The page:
found this online seems to say t cells are formed in the thymus and in bone marrow, so far i havent come across anything saying they cannot be regenerated.
Building the T-cell Repertoire
T cells have receptors (TCRs) that bind to antigen fragments nestled in MHC molecules. But,
all cells express class I MHC molecules containing fragments derived from self proteins;
many cells express class II MHC molecules that also contain self peptides.
This presents a risk to the animal of the T cells recognizing these self-peptide/self-MHC complexes and mounting an autoimmune attack against them. Fortunately, this is usually avoided by a process of selection that goes on in the thymus (where all T cells develop).
The process works like this:
The precursors of T cells — like all blood cells — are formed in the bone marrow.
These cells then migrate to the cortex of the thymus. At this time they have neither a complete TCR nor either CD4 or CD8 (thus are called "double-negative" or DN cells).
In the cortex of the thymus, they
begin to form a TCR; Link to discussion of how TCRs are generated.
synthesize both CD4 and CD8 (so now they are "double-positive" or DP cells).
The cortical cells of the thymus express a wide variety of small molecules, usually a peptide of 6–8 amino acids derived from body proteins; that is, "self" proteins such as
proteins within the cytosol
serum proteins; i.e., proteins circulating in the blood and lymph
nestled in a histocompatibility molecule (encoded by the MHC). [View]
Most of the cells (~97%) will produce a TCR that does not bind to any of the peptide-MHC molecules present on the surface of the cortical cells. Unless they can try again with a new TCR, these cells die by "neglect" (by apoptosis, actually).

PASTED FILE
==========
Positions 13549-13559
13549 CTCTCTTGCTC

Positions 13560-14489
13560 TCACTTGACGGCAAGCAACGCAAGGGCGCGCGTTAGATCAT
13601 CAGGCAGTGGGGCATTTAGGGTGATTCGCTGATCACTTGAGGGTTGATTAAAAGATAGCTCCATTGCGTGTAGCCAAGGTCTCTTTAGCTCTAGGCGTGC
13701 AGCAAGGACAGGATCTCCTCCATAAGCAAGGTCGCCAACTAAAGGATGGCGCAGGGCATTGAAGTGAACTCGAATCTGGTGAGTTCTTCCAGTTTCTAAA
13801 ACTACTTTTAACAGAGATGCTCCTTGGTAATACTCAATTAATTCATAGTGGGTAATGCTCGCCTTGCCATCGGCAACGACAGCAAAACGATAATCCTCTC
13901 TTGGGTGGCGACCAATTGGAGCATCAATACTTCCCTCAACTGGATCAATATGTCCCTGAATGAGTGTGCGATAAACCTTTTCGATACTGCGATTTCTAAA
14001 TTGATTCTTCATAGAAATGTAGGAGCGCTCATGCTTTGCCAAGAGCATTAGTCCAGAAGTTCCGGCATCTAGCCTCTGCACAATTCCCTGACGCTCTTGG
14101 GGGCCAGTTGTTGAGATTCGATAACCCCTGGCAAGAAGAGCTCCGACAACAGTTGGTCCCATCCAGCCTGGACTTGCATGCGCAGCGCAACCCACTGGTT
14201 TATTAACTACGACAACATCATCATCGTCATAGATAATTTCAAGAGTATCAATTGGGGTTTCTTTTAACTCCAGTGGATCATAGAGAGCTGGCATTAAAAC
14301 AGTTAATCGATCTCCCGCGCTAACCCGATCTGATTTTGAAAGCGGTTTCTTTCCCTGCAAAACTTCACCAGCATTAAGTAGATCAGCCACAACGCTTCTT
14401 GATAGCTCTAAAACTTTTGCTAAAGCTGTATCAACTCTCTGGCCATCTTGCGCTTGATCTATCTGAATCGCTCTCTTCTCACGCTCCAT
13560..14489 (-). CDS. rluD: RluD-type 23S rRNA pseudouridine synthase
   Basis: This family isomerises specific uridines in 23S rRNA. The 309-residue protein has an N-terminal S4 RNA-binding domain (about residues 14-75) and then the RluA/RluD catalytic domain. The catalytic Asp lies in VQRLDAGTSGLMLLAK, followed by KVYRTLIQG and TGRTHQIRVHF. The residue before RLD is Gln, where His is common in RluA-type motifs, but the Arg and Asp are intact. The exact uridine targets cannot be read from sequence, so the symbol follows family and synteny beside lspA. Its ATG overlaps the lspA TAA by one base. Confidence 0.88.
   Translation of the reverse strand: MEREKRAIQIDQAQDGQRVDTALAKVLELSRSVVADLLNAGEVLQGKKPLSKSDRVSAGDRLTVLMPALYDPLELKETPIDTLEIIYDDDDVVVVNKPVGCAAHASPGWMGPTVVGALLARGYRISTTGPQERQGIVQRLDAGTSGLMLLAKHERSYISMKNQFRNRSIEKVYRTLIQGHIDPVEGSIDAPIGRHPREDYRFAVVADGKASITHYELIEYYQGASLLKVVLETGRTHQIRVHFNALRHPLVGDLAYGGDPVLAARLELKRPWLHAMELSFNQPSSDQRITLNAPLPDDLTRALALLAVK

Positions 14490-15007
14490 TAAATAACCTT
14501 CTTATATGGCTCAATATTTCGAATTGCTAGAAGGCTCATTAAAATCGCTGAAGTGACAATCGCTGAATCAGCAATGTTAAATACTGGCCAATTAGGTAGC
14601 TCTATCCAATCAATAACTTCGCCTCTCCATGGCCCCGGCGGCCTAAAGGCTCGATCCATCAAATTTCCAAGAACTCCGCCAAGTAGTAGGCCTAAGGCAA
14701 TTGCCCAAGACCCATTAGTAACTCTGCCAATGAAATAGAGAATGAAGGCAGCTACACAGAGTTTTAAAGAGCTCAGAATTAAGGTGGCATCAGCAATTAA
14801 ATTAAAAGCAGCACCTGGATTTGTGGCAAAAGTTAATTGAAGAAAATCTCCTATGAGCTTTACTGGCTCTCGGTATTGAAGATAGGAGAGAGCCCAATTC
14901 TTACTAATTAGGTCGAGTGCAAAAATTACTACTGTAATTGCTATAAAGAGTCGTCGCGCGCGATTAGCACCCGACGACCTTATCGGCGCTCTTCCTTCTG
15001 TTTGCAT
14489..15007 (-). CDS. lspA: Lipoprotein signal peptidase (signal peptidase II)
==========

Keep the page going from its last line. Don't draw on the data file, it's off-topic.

Those remaining cells whose TCR
has bound a peptide antigen presented in class II MHC molecule stop expressing CD8 and become CD4+ T cells. It is these cells that will go on to become
Th1 cells in cell-mediated immune responses;
Th1 helper cells for cytotoxic T lymphocytes (CTLs);
Th2 helper cells for B cells [View].
has bound a peptide antigen presented in class I MHC molecule stop expressing CD4 and become CD8+ T cells.
Both sets of cells are said to have undergone positive selection.
After positive selection, these cells migrate to the medulla of the thymus.
There those cells whose TCR binds very strongly to complexes of self-peptide and self-MHC are destroyed (again by apoptosis).
This process of negative selection is important as it eliminates cells that might otherwise mount an autoimmune attack. It is one of the ways in which tolerance to self antigens is achieved. [Link to discussion of T-cell tolerance.]
The cells whose TCRs bind antigen at an affinity below the threshold that triggers apoptosis are free to leave the thymus and migrate throughout the immune system (lymph nodes, spleen, etc.)
It is this population which we depend on to mount immune responses against foreign antigens. A TCR that binds self-peptide/self-MHC with low affinity may well bind a foreign-peptide in self MHC with high affinity.